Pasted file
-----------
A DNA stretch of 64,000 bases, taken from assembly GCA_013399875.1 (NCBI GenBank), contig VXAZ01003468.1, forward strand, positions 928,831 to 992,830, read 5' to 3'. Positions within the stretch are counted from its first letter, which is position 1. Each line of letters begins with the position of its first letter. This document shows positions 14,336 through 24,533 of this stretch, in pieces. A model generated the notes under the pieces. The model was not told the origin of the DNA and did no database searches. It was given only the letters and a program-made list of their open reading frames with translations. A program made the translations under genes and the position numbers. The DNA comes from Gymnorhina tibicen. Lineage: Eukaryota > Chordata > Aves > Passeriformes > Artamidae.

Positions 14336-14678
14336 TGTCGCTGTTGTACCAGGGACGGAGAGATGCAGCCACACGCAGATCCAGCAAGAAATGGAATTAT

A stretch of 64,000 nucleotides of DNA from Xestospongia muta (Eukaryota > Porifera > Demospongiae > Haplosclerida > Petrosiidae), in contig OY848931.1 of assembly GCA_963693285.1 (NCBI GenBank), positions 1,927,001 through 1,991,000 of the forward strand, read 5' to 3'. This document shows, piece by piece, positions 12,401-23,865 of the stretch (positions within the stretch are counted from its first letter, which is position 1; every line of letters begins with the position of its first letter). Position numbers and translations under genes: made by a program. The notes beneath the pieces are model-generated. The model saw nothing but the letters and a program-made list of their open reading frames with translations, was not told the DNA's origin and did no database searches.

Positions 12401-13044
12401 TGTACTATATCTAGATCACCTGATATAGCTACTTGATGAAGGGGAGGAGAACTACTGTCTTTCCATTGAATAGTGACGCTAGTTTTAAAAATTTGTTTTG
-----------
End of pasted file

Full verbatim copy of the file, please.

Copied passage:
A DNA stretch of 64,000 bases, taken from assembly GCA_013399875.1 (NCBI GenBank), contig VXAZ01003468.1, forward strand, positions 928,831 to 992,830, read 5' to 3'. Positions within the stretch are counted from its first letter, which is position 1. Each line of letters begins with the position of its first letter. This document shows positions 14,336 through 24,533 of this stretch, in pieces. A model generated the notes under the pieces. The model was not told the origin of the DNA and did no database searches. It was given only the letters and a program-made list of their open reading frames with translations. A program made the translations under genes and the position numbers. The DNA comes from Gymnorhina tibicen. Lineage: Eukaryota > Chordata > Aves > Passeriformes > Artamidae.

Positions 14336-14678
14336 TGTCGCTGTTGTACCAGGGACGGAGAGATGCAGCCACACGCAGATCCAGCAAGAAATGGAATTAT

A stretch of 64,000 nucleotides of DNA from Xestospongia muta (Eukaryota > Porifera > Demospongiae > Haplosclerida > Petrosiidae), in contig OY848931.1 of assembly GCA_963693285.1 (NCBI GenBank), positions 1,927,001 through 1,991,000 of the forward strand, read 5' to 3'. This document shows, piece by piece, positions 12,401-23,865 of the stretch (positions within the stretch are counted from its first letter, which is position 1; every line of letters begins with the position of its first letter). Position numbers and translations under genes: made by a program. The notes beneath the pieces are model-generated. The model saw nothing but the letters and a program-made list of their open reading frames with translations, was not told the DNA's origin and did no database searches.

Positions 12401-13044
12401 TGTACTATATCTAGATCACCTGATATAGCTACTTGATGAAGGGGAGGAGAACTACTGTCTTTCCATTGAATAGTGACGCTAGTTTTAAAAATTTGTTTTG